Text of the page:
Brinkmanship

Filed Under:
Dictionary Says

Definition of 'Brinkmanship'


A negotiating technique in which one party aggressively pursues a set of terms ostensibly to the point at which the other party in the negotiation must either agree or halt negotiations. Brinkmanship is so named because one party pushes the other to the "brink" or edge of what that party is willing to accommodate. As a sales strategy, brinkmanship is most often used with new customers and requires the salesman to identify and attack the customer's "pain points".

Investopedia Says

Investopedia explains 'Brinkmanship'


Companies pursuing a brinkmanship approach to negotiating may be bluffing, as they would be willing to accept terms more agreeable to the other party. It is a risky approach in that it may alienate the other party and cause a failure in negotiations in which no party does business. The rewards are potentially greater than a more amiable negotiation, since the more aggressive is more likely to gain better terms if the process is successful.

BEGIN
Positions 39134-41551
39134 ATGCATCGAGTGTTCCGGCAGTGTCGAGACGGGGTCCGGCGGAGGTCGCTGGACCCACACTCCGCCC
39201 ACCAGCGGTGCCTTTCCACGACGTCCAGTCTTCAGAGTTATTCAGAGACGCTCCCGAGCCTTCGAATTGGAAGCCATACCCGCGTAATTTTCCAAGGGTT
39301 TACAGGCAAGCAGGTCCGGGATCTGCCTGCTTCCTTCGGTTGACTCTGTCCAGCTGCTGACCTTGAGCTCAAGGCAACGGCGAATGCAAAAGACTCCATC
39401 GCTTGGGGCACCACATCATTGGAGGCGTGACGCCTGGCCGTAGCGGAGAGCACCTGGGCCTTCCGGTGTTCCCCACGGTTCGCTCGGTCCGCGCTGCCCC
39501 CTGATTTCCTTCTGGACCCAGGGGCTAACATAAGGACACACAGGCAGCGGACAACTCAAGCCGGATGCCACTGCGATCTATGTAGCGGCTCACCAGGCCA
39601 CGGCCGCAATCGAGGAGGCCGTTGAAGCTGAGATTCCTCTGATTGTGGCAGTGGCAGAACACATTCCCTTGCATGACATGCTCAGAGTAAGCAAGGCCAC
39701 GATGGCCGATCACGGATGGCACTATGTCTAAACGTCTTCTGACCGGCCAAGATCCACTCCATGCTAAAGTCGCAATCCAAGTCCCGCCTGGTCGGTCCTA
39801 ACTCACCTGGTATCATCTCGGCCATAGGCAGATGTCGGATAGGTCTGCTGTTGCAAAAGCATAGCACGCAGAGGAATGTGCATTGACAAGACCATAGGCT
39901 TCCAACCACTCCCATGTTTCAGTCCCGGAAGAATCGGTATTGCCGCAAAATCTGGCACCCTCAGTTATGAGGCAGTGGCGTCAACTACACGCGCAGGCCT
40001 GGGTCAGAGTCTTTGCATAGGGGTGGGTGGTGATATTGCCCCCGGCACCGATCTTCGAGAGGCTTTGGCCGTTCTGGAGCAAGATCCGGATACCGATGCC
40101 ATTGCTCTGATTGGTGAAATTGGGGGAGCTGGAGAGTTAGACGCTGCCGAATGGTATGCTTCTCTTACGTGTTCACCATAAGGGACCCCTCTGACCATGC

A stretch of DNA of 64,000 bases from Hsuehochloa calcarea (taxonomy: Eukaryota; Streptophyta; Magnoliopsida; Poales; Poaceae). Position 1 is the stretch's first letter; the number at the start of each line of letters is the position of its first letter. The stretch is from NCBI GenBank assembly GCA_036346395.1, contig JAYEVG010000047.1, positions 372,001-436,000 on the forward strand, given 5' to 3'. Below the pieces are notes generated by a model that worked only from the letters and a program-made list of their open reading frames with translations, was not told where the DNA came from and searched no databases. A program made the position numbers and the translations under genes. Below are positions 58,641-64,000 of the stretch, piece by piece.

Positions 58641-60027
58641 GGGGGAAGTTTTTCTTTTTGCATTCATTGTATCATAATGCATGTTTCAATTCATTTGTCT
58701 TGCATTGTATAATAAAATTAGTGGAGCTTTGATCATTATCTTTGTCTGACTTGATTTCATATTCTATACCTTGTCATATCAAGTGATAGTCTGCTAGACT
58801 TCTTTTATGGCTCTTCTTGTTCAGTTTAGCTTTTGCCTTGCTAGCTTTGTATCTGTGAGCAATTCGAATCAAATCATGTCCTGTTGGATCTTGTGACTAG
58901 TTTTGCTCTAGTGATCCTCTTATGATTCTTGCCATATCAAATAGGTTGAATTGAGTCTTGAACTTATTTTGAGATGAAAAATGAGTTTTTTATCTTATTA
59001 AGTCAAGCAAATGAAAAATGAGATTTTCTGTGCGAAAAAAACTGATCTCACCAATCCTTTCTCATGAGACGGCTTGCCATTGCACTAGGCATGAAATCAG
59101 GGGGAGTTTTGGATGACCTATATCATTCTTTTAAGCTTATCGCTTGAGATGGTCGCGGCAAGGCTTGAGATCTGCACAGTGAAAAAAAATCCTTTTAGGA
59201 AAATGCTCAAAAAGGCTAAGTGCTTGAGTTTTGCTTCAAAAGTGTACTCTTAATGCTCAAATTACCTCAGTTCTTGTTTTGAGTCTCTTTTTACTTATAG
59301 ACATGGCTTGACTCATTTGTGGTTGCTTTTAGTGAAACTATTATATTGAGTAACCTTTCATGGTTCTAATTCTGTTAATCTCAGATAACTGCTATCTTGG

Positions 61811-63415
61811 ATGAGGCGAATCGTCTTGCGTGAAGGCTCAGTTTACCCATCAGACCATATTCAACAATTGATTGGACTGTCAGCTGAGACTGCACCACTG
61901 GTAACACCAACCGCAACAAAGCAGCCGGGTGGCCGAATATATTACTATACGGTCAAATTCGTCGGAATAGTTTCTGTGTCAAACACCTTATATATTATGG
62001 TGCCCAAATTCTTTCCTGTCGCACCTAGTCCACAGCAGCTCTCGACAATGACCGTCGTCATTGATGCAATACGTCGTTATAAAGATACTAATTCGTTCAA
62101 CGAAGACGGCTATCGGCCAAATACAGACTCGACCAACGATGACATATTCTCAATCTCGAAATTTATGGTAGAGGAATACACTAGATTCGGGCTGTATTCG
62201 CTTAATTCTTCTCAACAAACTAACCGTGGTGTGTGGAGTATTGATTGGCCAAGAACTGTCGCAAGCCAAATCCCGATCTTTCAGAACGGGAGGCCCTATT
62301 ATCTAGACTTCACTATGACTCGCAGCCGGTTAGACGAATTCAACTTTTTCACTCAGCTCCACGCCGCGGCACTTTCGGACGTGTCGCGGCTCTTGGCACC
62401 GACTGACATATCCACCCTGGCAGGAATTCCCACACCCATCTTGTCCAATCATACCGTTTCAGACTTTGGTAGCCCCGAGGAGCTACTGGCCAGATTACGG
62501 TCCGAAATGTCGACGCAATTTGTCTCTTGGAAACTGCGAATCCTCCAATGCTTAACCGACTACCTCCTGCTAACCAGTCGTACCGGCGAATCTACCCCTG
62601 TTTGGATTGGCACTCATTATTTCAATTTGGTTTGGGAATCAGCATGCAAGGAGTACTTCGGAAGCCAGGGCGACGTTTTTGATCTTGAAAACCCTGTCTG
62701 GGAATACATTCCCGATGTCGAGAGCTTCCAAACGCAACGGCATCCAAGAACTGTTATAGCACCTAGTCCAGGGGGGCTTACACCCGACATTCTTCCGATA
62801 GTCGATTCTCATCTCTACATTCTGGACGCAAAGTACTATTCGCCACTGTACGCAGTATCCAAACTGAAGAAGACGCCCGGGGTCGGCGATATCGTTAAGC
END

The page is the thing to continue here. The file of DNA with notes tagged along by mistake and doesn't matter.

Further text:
comments powered by Disqus
Hot Definitions
  1. Valuation

    The process of determining the current worth of an asset or company. There are many techniques that can be used to determine value, some are subjective and others are objective.
  2. Valuation

    The process of determining the current worth of an asset or company. There are many techniques that can be used to determine value, some are subjective and others are objective.
  3. Tech Street

    A term used in the financial markets and the press to refer to the technology sector. Companies like Intel, Microsoft, Apple and Dell are all considered to be part of Tech Street.
  4. Tech Street

    A term used in the financial markets and the press to refer to the technology sector. Companies like Intel, Microsoft, Apple and Dell are all considered to be part of Tech Street.
  5. Momentum Investing

    An investment strategy that aims to capitalize on the continuance of existing trends in the market. The momentum investor believes that large increases in the price of a security will be followed by additional gains and vice versa for declining values.
  6. Momentum Investing

    An investment strategy that aims to capitalize on the continuance of existing trends in the market. The momentum investor believes that large increases in the price of a security will be followed by additional gains and vice versa for declining values.
Trading Center